Kenya's rising food prices hurt both buyers and sellers
Food price increases that have caused riots elsewhere in Africa have reached Kenya, and Nairobi residents don't know what to do.
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“Our customers complain, they cannot afford the high prices we have to ask, but we cannot buy the food here unless we pay those prices,” Njeri said.Skip to next paragraph
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“We are the ones making the loss. Especially because people are no longer buying exotic vegetables, they want only the basics, and they refuse to pay the new prices,” Wanjiru added.
Kenya’s staple food is corn, usually ground to flour and boiled into a kind of dense cake called ugali. On this, Kenya survives.
But the wholesale cost of a 250-pound sack of green corn has risen from $40 in February to $70 today, a 75 percent increase, according to figures from Kenya’s Ministry of Agriculture.
Prices for potatoes, another staple, have doubled. Beans are up 34%, tomatoes by 20%. In a city like Nairobi, where the majority of households struggle by on less than $5 a day, such price hikes are crippling.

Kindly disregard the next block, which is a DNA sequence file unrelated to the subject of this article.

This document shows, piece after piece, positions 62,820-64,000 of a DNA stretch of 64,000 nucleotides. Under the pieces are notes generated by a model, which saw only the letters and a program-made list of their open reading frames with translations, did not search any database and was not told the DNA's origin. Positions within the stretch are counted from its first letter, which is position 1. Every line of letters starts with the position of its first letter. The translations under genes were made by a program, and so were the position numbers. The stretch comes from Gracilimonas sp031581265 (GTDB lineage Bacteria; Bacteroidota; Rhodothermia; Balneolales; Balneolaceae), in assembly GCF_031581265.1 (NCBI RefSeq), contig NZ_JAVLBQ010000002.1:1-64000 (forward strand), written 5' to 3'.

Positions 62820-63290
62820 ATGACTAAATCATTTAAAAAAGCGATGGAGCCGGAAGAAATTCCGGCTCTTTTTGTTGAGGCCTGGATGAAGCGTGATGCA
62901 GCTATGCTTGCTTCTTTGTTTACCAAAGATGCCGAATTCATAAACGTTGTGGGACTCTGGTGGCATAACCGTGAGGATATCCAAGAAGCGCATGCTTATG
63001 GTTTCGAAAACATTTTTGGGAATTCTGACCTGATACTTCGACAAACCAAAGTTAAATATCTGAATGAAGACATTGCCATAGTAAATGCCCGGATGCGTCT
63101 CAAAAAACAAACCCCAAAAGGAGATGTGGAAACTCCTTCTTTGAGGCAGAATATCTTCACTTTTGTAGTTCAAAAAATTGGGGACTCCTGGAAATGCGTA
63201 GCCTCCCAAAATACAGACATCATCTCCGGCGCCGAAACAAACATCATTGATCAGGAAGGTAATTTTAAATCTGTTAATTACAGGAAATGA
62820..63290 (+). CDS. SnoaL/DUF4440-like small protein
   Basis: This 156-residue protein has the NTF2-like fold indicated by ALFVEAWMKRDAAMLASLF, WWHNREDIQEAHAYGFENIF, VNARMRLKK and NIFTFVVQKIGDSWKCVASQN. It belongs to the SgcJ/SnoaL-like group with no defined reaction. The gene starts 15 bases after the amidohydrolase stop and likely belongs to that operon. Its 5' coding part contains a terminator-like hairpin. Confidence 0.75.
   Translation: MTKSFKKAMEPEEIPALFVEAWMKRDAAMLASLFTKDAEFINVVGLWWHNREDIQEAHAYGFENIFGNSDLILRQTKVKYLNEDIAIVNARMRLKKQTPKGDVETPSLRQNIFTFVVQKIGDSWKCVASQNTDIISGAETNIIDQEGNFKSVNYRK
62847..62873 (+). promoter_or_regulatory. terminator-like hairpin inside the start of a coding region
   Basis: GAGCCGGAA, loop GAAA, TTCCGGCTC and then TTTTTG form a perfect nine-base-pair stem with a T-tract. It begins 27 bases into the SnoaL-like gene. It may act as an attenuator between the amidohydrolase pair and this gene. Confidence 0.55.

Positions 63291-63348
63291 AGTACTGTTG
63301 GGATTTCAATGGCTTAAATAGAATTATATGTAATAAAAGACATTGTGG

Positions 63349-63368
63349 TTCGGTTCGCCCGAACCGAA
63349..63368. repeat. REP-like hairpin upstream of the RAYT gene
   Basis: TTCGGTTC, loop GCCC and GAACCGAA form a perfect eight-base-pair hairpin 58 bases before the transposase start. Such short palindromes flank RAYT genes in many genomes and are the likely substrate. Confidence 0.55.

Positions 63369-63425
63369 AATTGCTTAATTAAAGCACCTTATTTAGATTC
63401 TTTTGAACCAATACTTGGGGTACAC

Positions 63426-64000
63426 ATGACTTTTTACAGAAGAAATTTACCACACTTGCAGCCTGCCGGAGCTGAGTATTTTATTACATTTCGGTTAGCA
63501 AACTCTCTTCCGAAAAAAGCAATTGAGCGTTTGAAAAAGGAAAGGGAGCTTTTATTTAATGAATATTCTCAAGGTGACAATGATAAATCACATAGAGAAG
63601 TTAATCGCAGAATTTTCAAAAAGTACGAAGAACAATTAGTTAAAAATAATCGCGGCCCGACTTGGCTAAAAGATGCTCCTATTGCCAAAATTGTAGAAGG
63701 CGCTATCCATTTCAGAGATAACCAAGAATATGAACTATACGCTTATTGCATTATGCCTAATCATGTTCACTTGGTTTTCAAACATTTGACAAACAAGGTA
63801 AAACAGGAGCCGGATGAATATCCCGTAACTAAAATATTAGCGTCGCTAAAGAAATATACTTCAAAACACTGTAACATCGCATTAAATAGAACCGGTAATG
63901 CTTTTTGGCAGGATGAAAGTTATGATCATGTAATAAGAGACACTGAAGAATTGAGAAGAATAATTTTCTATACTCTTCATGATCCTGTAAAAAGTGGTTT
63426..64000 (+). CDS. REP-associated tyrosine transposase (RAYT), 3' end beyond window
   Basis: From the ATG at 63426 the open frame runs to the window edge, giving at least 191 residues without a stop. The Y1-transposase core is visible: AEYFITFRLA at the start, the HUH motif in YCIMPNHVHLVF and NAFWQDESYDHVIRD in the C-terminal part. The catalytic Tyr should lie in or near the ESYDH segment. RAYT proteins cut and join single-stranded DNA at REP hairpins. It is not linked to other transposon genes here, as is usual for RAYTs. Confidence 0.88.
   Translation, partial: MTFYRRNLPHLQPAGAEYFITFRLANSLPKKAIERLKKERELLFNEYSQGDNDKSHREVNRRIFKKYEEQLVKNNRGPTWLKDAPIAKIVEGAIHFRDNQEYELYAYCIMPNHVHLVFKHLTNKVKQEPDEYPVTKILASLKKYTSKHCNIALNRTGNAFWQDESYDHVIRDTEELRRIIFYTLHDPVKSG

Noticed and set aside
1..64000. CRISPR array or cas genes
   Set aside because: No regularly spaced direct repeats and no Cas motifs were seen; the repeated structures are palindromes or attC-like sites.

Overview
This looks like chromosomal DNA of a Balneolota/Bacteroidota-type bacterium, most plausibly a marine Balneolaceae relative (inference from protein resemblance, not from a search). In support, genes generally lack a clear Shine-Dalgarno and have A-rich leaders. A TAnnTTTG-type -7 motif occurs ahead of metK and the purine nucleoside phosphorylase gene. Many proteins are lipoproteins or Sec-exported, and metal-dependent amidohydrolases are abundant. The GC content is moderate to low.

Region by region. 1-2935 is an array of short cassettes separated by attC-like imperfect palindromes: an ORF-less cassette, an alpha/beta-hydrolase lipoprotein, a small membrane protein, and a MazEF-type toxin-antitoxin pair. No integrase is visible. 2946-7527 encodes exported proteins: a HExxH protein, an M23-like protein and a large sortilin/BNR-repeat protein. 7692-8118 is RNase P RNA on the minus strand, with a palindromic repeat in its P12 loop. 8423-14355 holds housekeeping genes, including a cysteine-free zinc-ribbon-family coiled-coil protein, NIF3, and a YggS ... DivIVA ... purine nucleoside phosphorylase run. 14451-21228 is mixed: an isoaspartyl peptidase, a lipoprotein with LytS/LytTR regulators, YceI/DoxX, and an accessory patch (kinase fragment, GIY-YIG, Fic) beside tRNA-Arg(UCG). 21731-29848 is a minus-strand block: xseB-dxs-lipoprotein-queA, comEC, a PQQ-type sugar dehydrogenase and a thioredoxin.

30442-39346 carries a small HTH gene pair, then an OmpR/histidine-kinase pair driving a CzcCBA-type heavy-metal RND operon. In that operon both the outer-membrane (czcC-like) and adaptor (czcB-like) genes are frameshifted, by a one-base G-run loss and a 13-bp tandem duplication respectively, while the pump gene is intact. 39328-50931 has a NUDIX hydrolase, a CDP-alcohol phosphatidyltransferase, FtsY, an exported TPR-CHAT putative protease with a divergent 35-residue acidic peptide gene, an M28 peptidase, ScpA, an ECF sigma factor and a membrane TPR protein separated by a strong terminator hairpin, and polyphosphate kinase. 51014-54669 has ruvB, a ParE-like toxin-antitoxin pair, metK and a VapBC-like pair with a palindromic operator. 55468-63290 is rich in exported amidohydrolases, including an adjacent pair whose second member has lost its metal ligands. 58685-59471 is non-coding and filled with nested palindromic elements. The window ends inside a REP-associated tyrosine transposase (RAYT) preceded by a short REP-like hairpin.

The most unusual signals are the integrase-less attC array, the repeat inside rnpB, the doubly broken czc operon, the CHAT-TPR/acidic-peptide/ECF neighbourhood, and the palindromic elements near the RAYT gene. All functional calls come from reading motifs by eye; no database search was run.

The Consumers’ Federation of Kenya, a watchdog protecting buyers’ interests, has planned demonstrations to protest at what it says is the government’s failure to help the country’s poorest.
“Fuel and food prices are fast becoming unbearable for the majority of Kenyans,” said Stephen Mutoro, the Federation’s secretary general.
Several excuses had been advanced, he said, from a weak Kenya Shilling, the high inflation rate and the Northern Africa and Arab world crises and their impact on oil prices, which trickle down to gas pumps across the country.
“But those are just excuses not because they are not valid but because there is little Kenya can do about them,” Mutoro said. “On the contrary, no one is talking about the internal factors of the high prices, from lack of political will, to outright corruption and institutional gross inefficiencies.”
These are potentially fighting words. Similar sharp statements in neighboring Uganda prompted mass demonstrations which led to police firing tear gas on protesters, many of whom were arrested.
In Wakulima market, few thought that Nairobi was yet ready to revolt.
But Rosemary Nyambura, who sells bundles of used plastic bags (prices up 50 percent), conceded that “we are all getting very frustrated”.
“Corn flour is almost double what it was only a few short months ago,” she said. “It’s just mathematics – I have the same money in my pocket, but food costs twice as much, so my family can eat half what it used to. Now we are taking only one meal a day. This is the reality of today.”